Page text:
Covered in this week’s Green Mobility Policy Briefing: The US Department of Transportation announces 7 billion USD in funding to build resilient infrastructure; T&E suggests that EU supply of electric buses will fail to meet demand unless regulators intervene; Boeing set to lead net-zero targets by opening a new Research and Development Centre in Japan.
The US Department of Transportation announces 7 billion USD in funding to build resilient infrastructure. On the 29th of July, the US DOT’s Federal Highway Administration (FHWA) announced a package of measures including 7.3 billion dollars in formula funding and updated guidance aimed at helping states and communities prepare for, and respond to, extreme weather events. The Promoting Resilient Operations for Transformative, Efficient, and Cost-Saving Transportation (PROTECT) Formula Program will be made available over a period of five years to states and communities across the United States. According to the DOT, projects eligible for PROTECT funding will include highway and public transport projects, bicycle and pedestrian facilities, and port facilities. Projects which can help facilitate emergency evacuations from areas devastated by natural disasters and extreme weather events will also be eligible for funding. The announcement comes as the US and many other parts of the world are struggling with severe weather. Indeed, the US National Interagency Fire Center reports that more fires have already been declared in 2022 than all of 2021, and more acres of land have been lost to fire in 2022 than in 2020 and 2021 combined. “In every part of the country, climate change is impacting roads, bridges, and rail lines that Americans rely on–endangering homes, lives and livelihoods in the process,” said U.S. Transportation Secretary Pete Buttigieg. “Using funds from President Biden’s Bipartisan Infrastructure Law, we’re launching this unprecedented effort to help communities protect their transportation infrastructure from extreme weather and improve routes that first responders and firefighters need during disasters.” – By Thomas Hayden-Lefebvre.
T&E suggests that EU supply of electric buses will fail to meet demand unless regulators intervene. According to Transport and Environment’s Manager for Freight, James Nix, the demand for electric buses is skyrocketing as cities and transport operators seek to decarbonise their fleets, decrease local air pollution, and achieve local, national, and European decarbonisation objectives. Indeed, in the Netherlands, for instance, all new urban buses registered within the country are either electric or hydrogen-powered, whilst a handful of countries such as Finland, Bulgaria, and Denmark, have seen zero emissions buses account for more than 70% of all new bus registrations. Whilst the uptake of zero emissions buses is widely considered positive, some believe that at current growth levels, European cities will seek 100% zero emissions buses by 2026, far earlier than what most manufacturers are planning. Indeed, the two leading European manufacturers Daimler and MAN have pledged that all their bus offerings will be zero emissions by 2030. Whilst liberal economists may suggest that market actors will naturally seek to fill demand, T&E is advocating for the European Commission to introduce a 100% sales target for zero emissions urban buses in 2027 as part of the Commission’s forthcoming proposal to cut emissions from both new buses and trucks, which is due out on November 30th. – By Thomas Hayden-Lefebvre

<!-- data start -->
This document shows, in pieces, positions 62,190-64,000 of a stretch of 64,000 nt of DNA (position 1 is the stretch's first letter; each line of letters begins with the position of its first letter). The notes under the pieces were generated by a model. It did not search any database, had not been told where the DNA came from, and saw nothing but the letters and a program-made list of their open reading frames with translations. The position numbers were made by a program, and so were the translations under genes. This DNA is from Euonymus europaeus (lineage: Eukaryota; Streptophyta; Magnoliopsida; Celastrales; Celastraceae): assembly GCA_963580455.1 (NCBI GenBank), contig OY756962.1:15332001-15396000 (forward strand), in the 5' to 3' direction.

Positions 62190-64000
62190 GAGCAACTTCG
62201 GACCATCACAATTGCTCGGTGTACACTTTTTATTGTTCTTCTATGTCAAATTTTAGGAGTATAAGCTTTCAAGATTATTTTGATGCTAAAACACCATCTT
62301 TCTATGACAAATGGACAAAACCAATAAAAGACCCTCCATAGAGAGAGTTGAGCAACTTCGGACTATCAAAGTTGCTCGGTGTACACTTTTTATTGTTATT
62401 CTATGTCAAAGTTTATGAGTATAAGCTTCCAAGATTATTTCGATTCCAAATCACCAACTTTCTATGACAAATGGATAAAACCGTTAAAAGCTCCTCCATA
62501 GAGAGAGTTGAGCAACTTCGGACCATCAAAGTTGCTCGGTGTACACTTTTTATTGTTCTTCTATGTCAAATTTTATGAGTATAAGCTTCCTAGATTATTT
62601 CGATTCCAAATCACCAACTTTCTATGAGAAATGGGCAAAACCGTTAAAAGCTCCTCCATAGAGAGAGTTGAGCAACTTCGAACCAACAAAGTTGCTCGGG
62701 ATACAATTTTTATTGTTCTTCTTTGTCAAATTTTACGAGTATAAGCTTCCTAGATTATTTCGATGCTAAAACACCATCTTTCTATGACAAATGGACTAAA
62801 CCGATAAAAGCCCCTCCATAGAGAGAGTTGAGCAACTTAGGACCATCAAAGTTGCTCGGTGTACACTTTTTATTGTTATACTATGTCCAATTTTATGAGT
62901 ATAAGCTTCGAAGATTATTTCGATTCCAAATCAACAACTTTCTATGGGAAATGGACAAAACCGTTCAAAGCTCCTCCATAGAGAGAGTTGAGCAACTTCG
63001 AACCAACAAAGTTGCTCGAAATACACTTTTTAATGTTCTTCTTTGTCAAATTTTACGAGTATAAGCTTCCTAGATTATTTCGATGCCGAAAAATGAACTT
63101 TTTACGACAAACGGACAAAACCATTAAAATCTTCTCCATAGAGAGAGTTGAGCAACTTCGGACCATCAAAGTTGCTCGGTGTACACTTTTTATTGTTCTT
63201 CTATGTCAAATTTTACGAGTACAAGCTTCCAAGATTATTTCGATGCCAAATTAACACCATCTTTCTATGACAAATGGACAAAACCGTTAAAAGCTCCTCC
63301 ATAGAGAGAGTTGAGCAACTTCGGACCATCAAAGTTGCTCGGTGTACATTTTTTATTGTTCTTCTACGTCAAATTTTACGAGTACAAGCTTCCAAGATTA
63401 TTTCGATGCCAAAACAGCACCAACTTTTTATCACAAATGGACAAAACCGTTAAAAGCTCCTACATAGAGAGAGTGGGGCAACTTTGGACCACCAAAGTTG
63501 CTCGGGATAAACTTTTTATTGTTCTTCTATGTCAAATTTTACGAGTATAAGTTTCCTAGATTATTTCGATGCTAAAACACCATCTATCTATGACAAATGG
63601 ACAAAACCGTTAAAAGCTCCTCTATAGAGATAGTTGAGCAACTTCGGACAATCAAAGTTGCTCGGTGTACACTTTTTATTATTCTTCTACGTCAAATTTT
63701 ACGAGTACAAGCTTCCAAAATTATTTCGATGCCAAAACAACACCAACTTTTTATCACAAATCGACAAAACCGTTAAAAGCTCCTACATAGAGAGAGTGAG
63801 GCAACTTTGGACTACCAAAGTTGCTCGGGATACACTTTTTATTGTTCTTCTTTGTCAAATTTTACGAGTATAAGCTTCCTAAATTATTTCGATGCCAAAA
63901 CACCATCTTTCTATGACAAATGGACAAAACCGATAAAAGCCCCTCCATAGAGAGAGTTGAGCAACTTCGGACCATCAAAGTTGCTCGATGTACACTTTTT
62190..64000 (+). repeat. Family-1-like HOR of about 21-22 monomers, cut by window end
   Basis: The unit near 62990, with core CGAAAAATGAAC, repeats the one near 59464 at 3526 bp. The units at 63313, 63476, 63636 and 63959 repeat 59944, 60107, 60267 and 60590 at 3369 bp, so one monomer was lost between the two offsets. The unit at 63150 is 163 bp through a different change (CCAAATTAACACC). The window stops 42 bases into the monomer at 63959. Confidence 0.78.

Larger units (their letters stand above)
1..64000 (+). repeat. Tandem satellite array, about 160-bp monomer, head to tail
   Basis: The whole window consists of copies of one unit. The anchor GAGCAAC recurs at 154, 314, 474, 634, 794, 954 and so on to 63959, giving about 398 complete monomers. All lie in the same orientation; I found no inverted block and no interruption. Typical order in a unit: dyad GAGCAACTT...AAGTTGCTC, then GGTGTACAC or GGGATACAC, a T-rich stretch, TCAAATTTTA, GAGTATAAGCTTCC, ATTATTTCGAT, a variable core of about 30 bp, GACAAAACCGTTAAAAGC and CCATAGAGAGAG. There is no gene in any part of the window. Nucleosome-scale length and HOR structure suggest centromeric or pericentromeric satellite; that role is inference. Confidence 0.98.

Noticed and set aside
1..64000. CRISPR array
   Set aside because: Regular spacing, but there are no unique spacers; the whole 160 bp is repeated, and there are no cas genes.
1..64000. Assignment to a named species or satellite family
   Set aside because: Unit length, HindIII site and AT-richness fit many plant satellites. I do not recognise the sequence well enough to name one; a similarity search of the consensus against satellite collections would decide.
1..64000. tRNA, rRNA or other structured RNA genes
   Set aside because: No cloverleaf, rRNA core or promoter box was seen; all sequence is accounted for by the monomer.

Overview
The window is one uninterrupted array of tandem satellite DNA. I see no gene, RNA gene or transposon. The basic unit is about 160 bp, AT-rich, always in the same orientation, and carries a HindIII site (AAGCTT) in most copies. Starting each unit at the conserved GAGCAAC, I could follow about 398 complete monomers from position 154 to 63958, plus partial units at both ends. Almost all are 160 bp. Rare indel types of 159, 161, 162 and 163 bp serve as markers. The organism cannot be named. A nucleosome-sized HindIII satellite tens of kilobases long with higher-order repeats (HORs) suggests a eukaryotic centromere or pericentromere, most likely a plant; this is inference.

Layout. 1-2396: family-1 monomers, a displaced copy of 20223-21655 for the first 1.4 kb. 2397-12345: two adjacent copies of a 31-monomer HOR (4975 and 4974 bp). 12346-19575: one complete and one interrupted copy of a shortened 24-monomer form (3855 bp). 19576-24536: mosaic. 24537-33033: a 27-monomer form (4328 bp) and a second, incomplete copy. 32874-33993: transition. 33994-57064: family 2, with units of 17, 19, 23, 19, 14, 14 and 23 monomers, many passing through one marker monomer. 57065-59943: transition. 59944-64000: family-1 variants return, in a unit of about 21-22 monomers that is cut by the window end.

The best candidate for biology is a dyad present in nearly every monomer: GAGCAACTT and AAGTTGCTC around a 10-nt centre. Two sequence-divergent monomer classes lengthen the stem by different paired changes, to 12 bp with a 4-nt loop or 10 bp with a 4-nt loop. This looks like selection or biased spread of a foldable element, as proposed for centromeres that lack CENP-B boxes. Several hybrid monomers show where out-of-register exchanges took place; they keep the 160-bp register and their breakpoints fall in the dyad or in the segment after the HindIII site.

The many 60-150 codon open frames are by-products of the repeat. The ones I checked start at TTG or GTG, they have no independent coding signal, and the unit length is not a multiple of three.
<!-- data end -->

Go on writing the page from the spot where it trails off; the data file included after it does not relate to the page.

Boeing set to lead net-zero targets by opening a new Research and Development Centre in Japan. Announced at the start of this month, the centre forms a part of the company’s efforts to further demonstrate its commitment to the innovation of sustainable aviation fuels (SAFs), hydrogen and electric technologies, composite manufacturing, and other future flight concepts. The initiative will be carried out in partnership with Japan’s Ministry of Economy, Trade, and Industry (METI), with whom Boeing has agreed to an expansion of their 2019 ‘Cooperation Agreement’ to include more challenging targets for sustainability and urban mobility. Boeing has also committed to develop more SAFs in Japan by becoming the latest member of ‘ACT FOR SKY’, an organisation of 16 aviation companies in Japan which seeks to promote and commercialise Japanese-produced SAF. The move comes at a time of post-pandemic prosperity for Japanese aviation as the country’s largest airline group holding company, ‘All Nippon Airways’, also a signatory of ‘ACT FOR SKY’, recorded a return to profitability in the first fiscal quarter of 2022. Boeing maintains that both economic opportunity and climate goals are central to their plans here, with Chief Sustainability Officer Chris Raymond arguing that achieving net-zero is essential to “ensure the benefits of aviation remain available for generations to come”. Boeing’s investment in Japan comes as more governments are seeking to introduce SAF mandates, such as the EU, which is set to ratify the goal of 5% use of SAF in European airports by 2030 into a European Climate Law later this year. – By Ollie Jenkins.